Quiet, reflective, and somber, director Guy Nattiv’s Golda relates to us the unanticipated conflict that occurred during the years Golda Meir served as Prime Minister of Israel from 1969 to 1974. An elderly woman at that juncture, Meir (Helen Mirren) intended solely to keep the Prime Minister’s seat warm for the next lion of labor; this would turn out to be Yitzchak Rabin. She was not expecting or hoping for a conflict with Israel’s two prime antagonists: Anwar Sadat of Egypt and Hafez Al-Assad of Syria. Both men had grievances.
In the six-day war, the northern battalions of Israel had confiscated the Golan Heights, the preferred Syrian high ground for shelling Israel with rocket fire. In that same conflict, the southern forces of Israel successfully annexed the Sinai Peninsula, taking it away from Egypt. Clearly, both countries harbored great animosity towards Israel. The confiscation of their respective attack zones against Israel? Unforgivable. Thus, they decided to sneak attack on the holiest day of the Jewish calendar, Yom Kippur, October 5, 1973.
What I greatly enjoy about Golda is the framing device writer Nicholas Martin employs. The Ministry of Inquiry, Agranat, investigated Prime Minister Meir and her office following the events of the Yom Kippur War because more Israeli lives had been lost than in the 1948 war or the Six Day War. There was an expectation of malfeasance that the Prime Minister had acted rashly. As Meir calmly walks us and the inquiry board through the 25 days of the Yom Kippur War, it’s quite clear the only issue was choosing not to strike first so as not to provoke the United States to stop supporting Israel.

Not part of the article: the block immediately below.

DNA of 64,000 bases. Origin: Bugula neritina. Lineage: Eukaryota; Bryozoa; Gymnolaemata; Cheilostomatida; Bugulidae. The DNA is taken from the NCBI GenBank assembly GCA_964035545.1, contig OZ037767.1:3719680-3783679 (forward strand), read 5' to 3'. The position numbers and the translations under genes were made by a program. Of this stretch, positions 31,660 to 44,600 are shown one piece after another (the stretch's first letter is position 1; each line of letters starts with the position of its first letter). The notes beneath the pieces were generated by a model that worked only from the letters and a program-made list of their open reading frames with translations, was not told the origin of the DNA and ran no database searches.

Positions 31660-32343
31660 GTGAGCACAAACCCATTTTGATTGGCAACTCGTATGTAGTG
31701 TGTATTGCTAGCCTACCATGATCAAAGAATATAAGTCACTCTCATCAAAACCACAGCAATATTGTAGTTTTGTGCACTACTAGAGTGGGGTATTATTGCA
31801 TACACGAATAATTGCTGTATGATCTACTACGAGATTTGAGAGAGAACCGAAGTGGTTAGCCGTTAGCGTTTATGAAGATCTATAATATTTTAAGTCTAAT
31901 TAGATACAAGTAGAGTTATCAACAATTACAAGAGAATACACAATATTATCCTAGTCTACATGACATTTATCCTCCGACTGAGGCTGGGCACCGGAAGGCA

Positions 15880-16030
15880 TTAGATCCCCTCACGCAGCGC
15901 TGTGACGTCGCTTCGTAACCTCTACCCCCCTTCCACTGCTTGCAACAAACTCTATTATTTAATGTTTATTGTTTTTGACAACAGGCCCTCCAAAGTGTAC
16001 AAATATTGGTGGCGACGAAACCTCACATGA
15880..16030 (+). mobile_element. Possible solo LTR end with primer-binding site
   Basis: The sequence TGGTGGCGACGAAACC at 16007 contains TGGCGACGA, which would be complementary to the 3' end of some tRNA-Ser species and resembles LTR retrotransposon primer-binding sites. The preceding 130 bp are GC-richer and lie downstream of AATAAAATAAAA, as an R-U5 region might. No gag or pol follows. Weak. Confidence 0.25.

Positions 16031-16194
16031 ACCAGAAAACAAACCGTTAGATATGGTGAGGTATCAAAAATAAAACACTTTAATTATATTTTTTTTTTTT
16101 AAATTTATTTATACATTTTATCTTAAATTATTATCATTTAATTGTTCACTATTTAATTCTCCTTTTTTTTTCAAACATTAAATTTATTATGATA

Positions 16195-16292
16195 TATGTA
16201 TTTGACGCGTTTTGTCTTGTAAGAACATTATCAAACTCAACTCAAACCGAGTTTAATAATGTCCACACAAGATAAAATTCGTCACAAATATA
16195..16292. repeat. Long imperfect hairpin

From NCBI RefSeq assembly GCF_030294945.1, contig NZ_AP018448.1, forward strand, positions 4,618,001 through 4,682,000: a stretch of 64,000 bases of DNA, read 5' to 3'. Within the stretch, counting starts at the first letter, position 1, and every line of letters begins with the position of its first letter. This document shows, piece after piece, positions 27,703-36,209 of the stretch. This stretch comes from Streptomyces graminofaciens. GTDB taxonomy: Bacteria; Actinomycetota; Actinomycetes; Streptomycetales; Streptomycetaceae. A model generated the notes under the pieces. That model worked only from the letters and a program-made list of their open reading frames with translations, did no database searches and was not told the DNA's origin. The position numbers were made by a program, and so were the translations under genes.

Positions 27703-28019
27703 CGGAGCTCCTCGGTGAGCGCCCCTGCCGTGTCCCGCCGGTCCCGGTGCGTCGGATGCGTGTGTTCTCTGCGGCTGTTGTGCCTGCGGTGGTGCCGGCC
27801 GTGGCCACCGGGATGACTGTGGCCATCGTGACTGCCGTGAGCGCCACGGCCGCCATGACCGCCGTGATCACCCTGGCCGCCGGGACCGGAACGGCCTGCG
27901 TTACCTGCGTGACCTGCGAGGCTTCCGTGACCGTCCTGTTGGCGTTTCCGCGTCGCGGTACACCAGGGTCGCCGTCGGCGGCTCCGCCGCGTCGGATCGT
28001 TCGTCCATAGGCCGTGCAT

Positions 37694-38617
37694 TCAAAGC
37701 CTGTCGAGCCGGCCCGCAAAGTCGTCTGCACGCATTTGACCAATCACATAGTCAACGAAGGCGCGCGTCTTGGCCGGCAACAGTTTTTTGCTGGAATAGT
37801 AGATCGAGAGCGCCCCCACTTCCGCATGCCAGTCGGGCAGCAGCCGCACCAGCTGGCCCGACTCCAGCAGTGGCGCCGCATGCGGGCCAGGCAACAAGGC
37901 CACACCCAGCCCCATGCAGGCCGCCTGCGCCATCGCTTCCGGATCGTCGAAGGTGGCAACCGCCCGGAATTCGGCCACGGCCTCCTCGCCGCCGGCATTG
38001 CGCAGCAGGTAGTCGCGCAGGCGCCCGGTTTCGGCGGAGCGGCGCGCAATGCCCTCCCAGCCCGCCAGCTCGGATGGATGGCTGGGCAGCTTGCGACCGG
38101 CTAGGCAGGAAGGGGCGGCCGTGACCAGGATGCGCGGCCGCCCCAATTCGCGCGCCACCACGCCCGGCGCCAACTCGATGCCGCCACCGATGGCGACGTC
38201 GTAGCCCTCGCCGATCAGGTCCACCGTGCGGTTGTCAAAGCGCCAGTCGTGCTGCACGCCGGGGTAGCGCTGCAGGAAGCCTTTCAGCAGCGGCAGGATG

“…Meir calmly walks us and the inquiry board through the 25 days of the Yom Kippur War…”
Mirren embodies the central personality effortlessly. A few times, I was convinced she was the actual fourth prime minister of Israel on screen. The hallmarks of the historical Golda Meir are the chain-smoking, the overreliance on a hardworking aide, and the practical, no-nonsense quips. Lior Ashkenazi provides a wonderful performance as the main strategist for the Yom Kippur defense, David “Dado” Elazar. And I very much enjoyed Daniel Ben Zenou’s take on Avner Shalev and his wry observations of how military intelligence worked.
Nattiv directed a film that focuses not on the battlegrounds in the Sinai or Northern Israel but rather on the conflict unfolding in boardrooms across Tel Aviv. The various strategy and conflict management sessions are fascinating to behold. Here, we see how a small country with huge impediments to fighting a war placed upon it by its allies functions. This was an elucidating and revealing contemplation on how a caretaker prime minister operates when the very survival of her nation is on the line.
Golda should be considered a companion piece to Sadat. Here we have the Israeli member of the pair of world leaders who decided to stop fighting and start making peace on behalf of their grandchildren. I especially loved the small scene where we see Meir hand Sadat a gift for his newborn granddaughter. Ultimately, this drama is an essential piece of cinematic contemplation on the value of war. It’s worth your time to watch it either in the theater or eventually on streaming.
"…an essential piece of cinematic contemplation on the value of war."